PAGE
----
Apparently, we are big Gamewright Games fans. We had finished a game of Sleeping Queens, and I thought we had such a great time playing, as usual, that I would share it here. And as I looked for who distributed it, sure enough Gamewright was on the box. So, if you haven’t checked out their games, we think you should.
Anyway, Sleeping Queens is a card game. We seem to be playing more card games right now. I think it’s because we can take them outside, and if we need to run inside due to a quick change in weather, like we’ve been experiencing, it’s a quick clean up, allowing us to dash inside.
The cards are vibrantly colored and the illustrations are a lot of fun.
The goal of the game is to be the first player to obtain either five queen cards or accumulate fifty points. Queen cards are won by playing a king card, or through the use of the Jester card. Of course, there is a catch with playing the Jester card though, after all he can be a trickster.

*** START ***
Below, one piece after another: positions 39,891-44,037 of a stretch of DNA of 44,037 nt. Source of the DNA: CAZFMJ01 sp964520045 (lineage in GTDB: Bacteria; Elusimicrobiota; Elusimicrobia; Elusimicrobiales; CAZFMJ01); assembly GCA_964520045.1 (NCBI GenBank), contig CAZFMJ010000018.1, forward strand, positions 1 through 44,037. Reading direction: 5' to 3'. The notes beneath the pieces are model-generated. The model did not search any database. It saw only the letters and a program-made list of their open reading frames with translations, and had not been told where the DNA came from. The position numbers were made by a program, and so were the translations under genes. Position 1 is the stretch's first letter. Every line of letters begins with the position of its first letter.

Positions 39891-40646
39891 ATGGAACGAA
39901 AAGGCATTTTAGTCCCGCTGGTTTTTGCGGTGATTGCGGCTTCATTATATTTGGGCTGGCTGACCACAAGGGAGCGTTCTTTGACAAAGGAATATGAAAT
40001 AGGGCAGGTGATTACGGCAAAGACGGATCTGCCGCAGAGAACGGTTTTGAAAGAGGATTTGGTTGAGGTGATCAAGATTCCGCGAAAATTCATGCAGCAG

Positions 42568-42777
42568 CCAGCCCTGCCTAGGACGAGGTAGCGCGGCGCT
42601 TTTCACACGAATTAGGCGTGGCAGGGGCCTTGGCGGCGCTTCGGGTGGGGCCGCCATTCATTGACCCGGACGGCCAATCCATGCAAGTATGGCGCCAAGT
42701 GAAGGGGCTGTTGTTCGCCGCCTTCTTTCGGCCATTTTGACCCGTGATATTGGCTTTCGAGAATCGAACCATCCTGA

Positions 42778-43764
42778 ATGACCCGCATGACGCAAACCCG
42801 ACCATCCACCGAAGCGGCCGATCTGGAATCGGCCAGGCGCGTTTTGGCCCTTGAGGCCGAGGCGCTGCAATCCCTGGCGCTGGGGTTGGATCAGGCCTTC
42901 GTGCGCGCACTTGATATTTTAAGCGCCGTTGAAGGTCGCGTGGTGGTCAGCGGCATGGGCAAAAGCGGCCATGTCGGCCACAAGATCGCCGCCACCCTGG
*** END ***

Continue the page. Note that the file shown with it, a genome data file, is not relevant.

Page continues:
Attack cards allow you to force another player to return one of their queens and others that let you steal another player’s queen card for yourself. There are defensive cards as well. Dragons and magic wands become great cards to have on hand to thwart attacks.
Additionally, there’s a math practice component in this game.
Queen cards have values written in multiples of 5. Players need to keep track of the point values to determine if they reach fifty points before obtaining five queens.
Also, there are numbered cards. If you can create a number sentence using the cards in your hand, you can replace that amount from the draw pile. For example, if a player has cards with the values of four, five, and nine, the number sentence 4 + 5 = 9 could be made. This would allow the player to replace those cards with three new ones, hopefully drawing a king or other useful power card.
It’s a pretty quick game to play. And if you’re looking for a game to travel with, it doesn’t take up much room in packaging or set up. You get to sneak in a little math practice as well, always a bonus in my opinion!
Another great game for practicing addition facts, as well as mental math, is Zeus on The Loose. Follow the link to read more about it!
What are some of your favorite ways to practice math facts?